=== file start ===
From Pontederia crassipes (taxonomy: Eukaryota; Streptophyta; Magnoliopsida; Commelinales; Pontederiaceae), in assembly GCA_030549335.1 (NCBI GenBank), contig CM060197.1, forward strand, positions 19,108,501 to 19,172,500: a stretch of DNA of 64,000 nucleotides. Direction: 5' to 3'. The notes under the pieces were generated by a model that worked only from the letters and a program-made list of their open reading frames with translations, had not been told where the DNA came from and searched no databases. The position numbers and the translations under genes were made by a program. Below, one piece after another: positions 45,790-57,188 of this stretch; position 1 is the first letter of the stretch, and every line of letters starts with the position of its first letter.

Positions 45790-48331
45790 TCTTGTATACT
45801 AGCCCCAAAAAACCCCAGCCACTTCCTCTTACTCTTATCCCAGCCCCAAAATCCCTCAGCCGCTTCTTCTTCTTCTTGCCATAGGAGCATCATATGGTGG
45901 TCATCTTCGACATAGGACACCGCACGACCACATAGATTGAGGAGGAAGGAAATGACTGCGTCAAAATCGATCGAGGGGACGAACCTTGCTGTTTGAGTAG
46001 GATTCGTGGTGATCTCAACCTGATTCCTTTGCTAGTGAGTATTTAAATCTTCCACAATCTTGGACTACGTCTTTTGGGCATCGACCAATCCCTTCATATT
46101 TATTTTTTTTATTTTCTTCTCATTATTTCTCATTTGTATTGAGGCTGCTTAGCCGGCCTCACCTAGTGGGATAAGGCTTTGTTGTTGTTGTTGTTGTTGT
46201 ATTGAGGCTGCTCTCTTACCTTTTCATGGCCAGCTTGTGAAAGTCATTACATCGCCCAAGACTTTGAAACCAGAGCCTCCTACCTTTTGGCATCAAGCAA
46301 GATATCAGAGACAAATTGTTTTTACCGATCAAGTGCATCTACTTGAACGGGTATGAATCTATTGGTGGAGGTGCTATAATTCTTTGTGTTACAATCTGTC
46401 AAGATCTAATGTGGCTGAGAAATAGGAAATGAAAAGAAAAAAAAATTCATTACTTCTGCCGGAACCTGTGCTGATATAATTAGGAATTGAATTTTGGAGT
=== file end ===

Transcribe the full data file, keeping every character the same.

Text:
From Pontederia crassipes (taxonomy: Eukaryota; Streptophyta; Magnoliopsida; Commelinales; Pontederiaceae), in assembly GCA_030549335.1 (NCBI GenBank), contig CM060197.1, forward strand, positions 19,108,501 to 19,172,500: a stretch of DNA of 64,000 nucleotides. Direction: 5' to 3'. The notes under the pieces were generated by a model that worked only from the letters and a program-made list of their open reading frames with translations, had not been told where the DNA came from and searched no databases. The position numbers and the translations under genes were made by a program. Below, one piece after another: positions 45,790-57,188 of this stretch; position 1 is the first letter of the stretch, and every line of letters starts with the position of its first letter.

Positions 45790-48331
45790 TCTTGTATACT
45801 AGCCCCAAAAAACCCCAGCCACTTCCTCTTACTCTTATCCCAGCCCCAAAATCCCTCAGCCGCTTCTTCTTCTTCTTGCCATAGGAGCATCATATGGTGG
45901 TCATCTTCGACATAGGACACCGCACGACCACATAGATTGAGGAGGAAGGAAATGACTGCGTCAAAATCGATCGAGGGGACGAACCTTGCTGTTTGAGTAG
46001 GATTCGTGGTGATCTCAACCTGATTCCTTTGCTAGTGAGTATTTAAATCTTCCACAATCTTGGACTACGTCTTTTGGGCATCGACCAATCCCTTCATATT
46101 TATTTTTTTTATTTTCTTCTCATTATTTCTCATTTGTATTGAGGCTGCTTAGCCGGCCTCACCTAGTGGGATAAGGCTTTGTTGTTGTTGTTGTTGTTGT
46201 ATTGAGGCTGCTCTCTTACCTTTTCATGGCCAGCTTGTGAAAGTCATTACATCGCCCAAGACTTTGAAACCAGAGCCTCCTACCTTTTGGCATCAAGCAA
46301 GATATCAGAGACAAATTGTTTTTACCGATCAAGTGCATCTACTTGAACGGGTATGAATCTATTGGTGGAGGTGCTATAATTCTTTGTGTTACAATCTGTC
46401 AAGATCTAATGTGGCTGAGAAATAGGAAATGAAAAGAAAAAAAAATTCATTACTTCTGCCGGAACCTGTGCTGATATAATTAGGAATTGAATTTTGGAGT